Gary Oldman plays Dennett Norton who is the scientist that helps create RoboCop. The name sounds similar name to Bob Morton (Miguel Ferrer) from the original who was a coke addicted, ego driven, success hungry corporate executive. His concern over how his work was being used or over RoboCop in general took the focus off the title character. At moments it feels like he is channeling his Bruce Wayne from Batman when the Joker walks in on Bruce and Vicki Vale.
The talented Jackie Earle Haley plays Rick Mattox who is a drone controller and automated military tactician expert who trains RoboCop. He hates that there is a human mind behind RoboCop and his character amounts being Murphy’s workplace jerk. Why does an experienced cop need a trainer?
Rather than have the satirical commercial breaks or news blurbs interspersed through the film what we get here instead is Samuel Jackson portraying Pat Novak, host of The Novak Element, who is some mash up of Bill O’Reilly and Rush Limbaugh. He is proponent of mechanized law enforcement and points to drone use overseas as to how effective it is.
In the beginning the film takes a job at American foreign policy and that is all fine and dandy if that were the focus of the film, but it is a one-off thing that is just used as an excuse to explain why they are building RoboCop. It is something that really goes nowhere and yet is significant.
This film also attempts to take jabs at corporate culture or the media fall flat. It reaches for themes of identity and self, but the execution is lacking. I get the feeling director José Padilha assumed such themes would magically come through because of the connection to the original.
Rather than get wounded by a crazed criminal gang that is terrorizing the city, Murphy is instead killed by a car bomb set by Vallon. You would think that would give him an axe to grind against the guy that would get dealt with by at least the finale but nope. In the finale RoboCop instead heads to confront the villainous head of OmniCorp. The guy that blew him up with the car bomb is all but forgotten by then. I am not saying RoboCop should not go after Sellars because he tried to turn him off which is essentially attempted murder, but he should also be upset with the guy that cost him 95% of his body. Murphy is a hand, head, lungs, and heart in the movie.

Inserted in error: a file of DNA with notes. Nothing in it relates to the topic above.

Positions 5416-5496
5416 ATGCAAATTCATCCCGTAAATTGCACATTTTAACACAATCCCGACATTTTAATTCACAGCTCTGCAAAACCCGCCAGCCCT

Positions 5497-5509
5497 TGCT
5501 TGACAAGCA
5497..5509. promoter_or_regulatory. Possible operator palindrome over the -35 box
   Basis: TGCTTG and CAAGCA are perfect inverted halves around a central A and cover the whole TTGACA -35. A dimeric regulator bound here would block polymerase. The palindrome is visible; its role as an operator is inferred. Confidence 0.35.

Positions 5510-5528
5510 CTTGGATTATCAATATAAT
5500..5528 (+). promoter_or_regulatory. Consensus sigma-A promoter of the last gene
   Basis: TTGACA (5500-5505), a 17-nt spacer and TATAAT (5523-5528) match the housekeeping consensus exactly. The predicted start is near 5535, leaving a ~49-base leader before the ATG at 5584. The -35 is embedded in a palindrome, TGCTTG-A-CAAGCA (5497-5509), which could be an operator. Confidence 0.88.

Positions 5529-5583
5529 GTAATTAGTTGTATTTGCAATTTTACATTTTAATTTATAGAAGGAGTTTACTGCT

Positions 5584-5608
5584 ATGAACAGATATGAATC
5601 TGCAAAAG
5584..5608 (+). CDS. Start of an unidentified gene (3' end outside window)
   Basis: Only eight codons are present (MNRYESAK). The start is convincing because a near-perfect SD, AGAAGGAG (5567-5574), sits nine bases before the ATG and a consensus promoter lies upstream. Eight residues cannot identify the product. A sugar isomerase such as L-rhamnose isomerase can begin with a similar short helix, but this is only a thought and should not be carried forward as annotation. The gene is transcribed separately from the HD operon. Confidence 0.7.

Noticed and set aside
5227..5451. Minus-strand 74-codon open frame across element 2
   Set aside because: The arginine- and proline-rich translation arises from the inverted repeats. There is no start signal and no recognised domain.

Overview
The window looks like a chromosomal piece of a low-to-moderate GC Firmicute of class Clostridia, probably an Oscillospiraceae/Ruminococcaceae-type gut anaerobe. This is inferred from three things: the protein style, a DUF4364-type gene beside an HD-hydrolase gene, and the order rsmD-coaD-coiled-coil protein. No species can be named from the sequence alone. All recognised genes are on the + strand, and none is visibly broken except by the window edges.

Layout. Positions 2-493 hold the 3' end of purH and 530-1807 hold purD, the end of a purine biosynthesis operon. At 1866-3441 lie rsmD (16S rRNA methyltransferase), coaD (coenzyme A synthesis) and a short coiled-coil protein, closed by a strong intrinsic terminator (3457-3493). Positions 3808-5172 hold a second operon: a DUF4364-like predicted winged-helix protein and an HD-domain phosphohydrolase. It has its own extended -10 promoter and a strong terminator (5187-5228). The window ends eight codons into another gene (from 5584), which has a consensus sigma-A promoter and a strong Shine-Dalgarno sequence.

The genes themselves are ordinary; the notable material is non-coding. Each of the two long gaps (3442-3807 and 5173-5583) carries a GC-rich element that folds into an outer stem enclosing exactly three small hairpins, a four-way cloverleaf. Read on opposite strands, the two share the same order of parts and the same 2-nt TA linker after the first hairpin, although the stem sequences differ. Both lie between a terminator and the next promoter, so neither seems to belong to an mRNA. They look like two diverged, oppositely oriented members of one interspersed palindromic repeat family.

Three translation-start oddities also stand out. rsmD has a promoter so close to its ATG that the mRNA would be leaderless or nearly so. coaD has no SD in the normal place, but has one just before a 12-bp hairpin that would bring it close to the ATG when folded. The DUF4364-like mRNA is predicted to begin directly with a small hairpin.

For RoboCop they start out with a design similar to the original film and then they go black. They incorporate into the new design something from the animated feature which is a Cylon-like red line. If you remember in the animated cartoon for some reason RoboCop developed that. I guess an in an effort to pacify any potential complainers they give Murphy a suit more in line with the classic RoboCop look in the closing moments of the film as he waits for his wife and son because he is Iron Man stuck in the suit and not much else.
This is a reboot that misses the mark as they often do. It does nothing new or as original as that from which it gets its name. It is just a story going through the motions hoping to ride the nostalgia of the original. I would argue that the sequels to the first film are closer to that film than this is. RoboCop 2014 wants to be something more but does not feel like putting in the necessary effort.
RoboCop 2014 is a good-looking film that is ultimately empty. It brings nothing new or nothing special to the concept. It is just a pale shadow of the original. You can skip this one.